Visit the Archaeological Parks of Mexico
If you want to take a step back in time, Mexico is the place to visit. Mexico has a rich cultural history and if this is what you are interested in, there are several archaeological parks to visit within the country.
Chinkultic is located on the western side of the Lakes of Montebello National Park. It offers visitors a range of buildings and temples to explore, with stunning views across the jungle and the general landscape. This site can be reached quite easily from Comitan and is an interesting stopover if you are visiting the Lakes of Montebello.
This ancient Mayan site dates as far back as 600AD. The site has not been excavated as extensively as some of the others in the country, such as Chichen Itza and Palenque. It is still worth a visit as the views, atmosphere and history is of great value.
A tour of the site should take one to two hours. Upon entering the site, there are several areas which have been partially excavated and are still covered with vegetation, such as the Sunken Plaza. Once you cross over the stream at the stone bridge, the gradient becomes steeper. It is a brisk walk which leads you to the site’s main temple, the Acropolis.
When you reach the top of the hill, you have the opportunity to explore some of the remains of the Acropolis. It is a serene, calm setting and the views of the jungles and surrounding area are stunning. If you look toward the left below the Acropolis, you will see the only known cenote in the state of Chiapas. Cenotes were very important as water sources and are often found close to the archaeological sites.
Chinkultic’s climate is humid and hot, so make sure to use sunscreen, insect repellant and carry plenty of bottled water. It is advisable to wear suitable walking shoes as some of the areas to traverse are quite steep. Wear light clothing to avoid overheating.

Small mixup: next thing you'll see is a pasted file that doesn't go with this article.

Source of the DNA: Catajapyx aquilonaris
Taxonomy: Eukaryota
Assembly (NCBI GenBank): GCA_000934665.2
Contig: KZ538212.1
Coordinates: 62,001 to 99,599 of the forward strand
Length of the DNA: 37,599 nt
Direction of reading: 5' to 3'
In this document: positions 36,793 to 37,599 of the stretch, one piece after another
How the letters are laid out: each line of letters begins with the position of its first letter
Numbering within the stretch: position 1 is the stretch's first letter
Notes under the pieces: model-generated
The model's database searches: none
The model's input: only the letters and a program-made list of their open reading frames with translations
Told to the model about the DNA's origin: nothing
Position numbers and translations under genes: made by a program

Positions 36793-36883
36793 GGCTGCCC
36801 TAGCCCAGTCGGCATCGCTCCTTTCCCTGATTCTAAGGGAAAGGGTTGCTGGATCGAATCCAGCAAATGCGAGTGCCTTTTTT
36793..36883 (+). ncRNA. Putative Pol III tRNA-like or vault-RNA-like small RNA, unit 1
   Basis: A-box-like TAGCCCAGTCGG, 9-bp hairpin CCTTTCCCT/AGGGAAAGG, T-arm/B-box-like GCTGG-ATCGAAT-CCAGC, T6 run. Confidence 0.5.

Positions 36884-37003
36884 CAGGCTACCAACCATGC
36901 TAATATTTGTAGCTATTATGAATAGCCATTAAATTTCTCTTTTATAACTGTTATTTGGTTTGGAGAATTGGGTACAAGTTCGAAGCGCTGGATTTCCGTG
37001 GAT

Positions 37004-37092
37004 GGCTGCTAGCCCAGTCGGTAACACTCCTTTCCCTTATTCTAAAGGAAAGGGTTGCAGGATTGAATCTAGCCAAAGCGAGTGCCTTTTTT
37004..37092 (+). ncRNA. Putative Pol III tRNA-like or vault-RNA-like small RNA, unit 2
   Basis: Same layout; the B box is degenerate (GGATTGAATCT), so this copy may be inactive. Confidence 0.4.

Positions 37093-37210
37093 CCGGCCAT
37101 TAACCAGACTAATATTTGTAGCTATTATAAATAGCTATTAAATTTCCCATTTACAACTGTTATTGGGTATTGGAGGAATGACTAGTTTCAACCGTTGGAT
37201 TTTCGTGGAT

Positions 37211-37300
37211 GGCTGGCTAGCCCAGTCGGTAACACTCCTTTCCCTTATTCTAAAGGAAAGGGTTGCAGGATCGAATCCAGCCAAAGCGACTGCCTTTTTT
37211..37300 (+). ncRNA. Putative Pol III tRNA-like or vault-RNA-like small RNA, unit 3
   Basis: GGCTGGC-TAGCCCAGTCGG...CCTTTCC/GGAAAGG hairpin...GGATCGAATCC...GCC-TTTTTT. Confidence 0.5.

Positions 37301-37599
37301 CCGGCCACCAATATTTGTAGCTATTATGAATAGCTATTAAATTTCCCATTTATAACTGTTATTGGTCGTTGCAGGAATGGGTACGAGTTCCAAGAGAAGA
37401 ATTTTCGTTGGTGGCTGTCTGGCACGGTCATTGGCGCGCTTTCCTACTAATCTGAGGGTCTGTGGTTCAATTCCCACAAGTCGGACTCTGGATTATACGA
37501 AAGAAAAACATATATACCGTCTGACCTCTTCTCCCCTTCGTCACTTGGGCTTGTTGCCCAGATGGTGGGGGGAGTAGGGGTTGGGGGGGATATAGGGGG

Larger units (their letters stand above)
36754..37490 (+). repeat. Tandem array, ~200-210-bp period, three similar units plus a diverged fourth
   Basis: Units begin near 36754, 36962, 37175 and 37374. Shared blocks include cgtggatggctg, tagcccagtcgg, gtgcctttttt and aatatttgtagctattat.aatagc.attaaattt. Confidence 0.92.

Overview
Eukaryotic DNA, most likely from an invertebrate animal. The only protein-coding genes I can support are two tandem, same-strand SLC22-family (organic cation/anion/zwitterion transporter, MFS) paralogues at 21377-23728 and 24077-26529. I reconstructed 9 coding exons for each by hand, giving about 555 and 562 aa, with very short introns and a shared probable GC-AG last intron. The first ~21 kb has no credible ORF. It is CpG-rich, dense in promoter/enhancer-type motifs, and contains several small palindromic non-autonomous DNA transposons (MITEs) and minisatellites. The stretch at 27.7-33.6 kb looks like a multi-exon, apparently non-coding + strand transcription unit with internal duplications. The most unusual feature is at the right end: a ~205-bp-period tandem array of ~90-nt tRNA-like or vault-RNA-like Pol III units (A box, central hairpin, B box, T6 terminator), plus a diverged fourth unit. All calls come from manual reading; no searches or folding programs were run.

The site is open every day of the week, including weekends, from 8am to 5pm. There is an admission fee payable. Mexico City is the closest city to the site.
Coba is an extremely interesting archaeological site to visit as it feels unexplored. It is one of the largest cities dating back to the Mayan era, but most of it has not been excavated. This makes it mysterious and interesting.
It is believed that during ancient times, Coba was a vital trade center between the Caribbean and Chichen Itza. There are a number of ancient roads within the area, one which runs for around 45 miles, connecting Coba to Yaxuna. This network of roads is built around Coba, which implies its importance at the time. There are towering structures and pyramids in the dense jungle and these can be seen poking through the brush and undergrowth.
Coba’s architecture remains a mystery as it is different to that of Chichen Itza, but similar to that of a settlement a few hundred miles away.
A visit to Coba will take between three to four hours if you want to experience all it has to offer. The site consists of a maze of walkways and roads. Some of these go through the main site sections, whilst others veer into the jungle. You should concentrate on where you go as you could easily get lost in the maze of roads.
As you enter the site, you will be able to see Grupo Coba, a large pyramid. A climb to the top of this pyramid will provide you with excellent views. The Great Pyramid of Coba, Nohoc Mul, measures more than 40 meters in height, which makes it the tallest Mayan pyramid within the southeastern peninsula of Mexico. There are other sights to see at Coba, such as the 9-chamber Castillo and ancient ball courts.
The site is open Monday to Sunday, from 8am to 5pm and you will be charged a fee to enter.
It is recommended that you visit the site before noon or wait until after 3pm as it can become hot and humid. Wear suitable walking shoes and wear light clothing. Always make sure that you have sufficient drinking water.
If you are looking for something interesting, exciting and unexplored, Coba is the site to visit.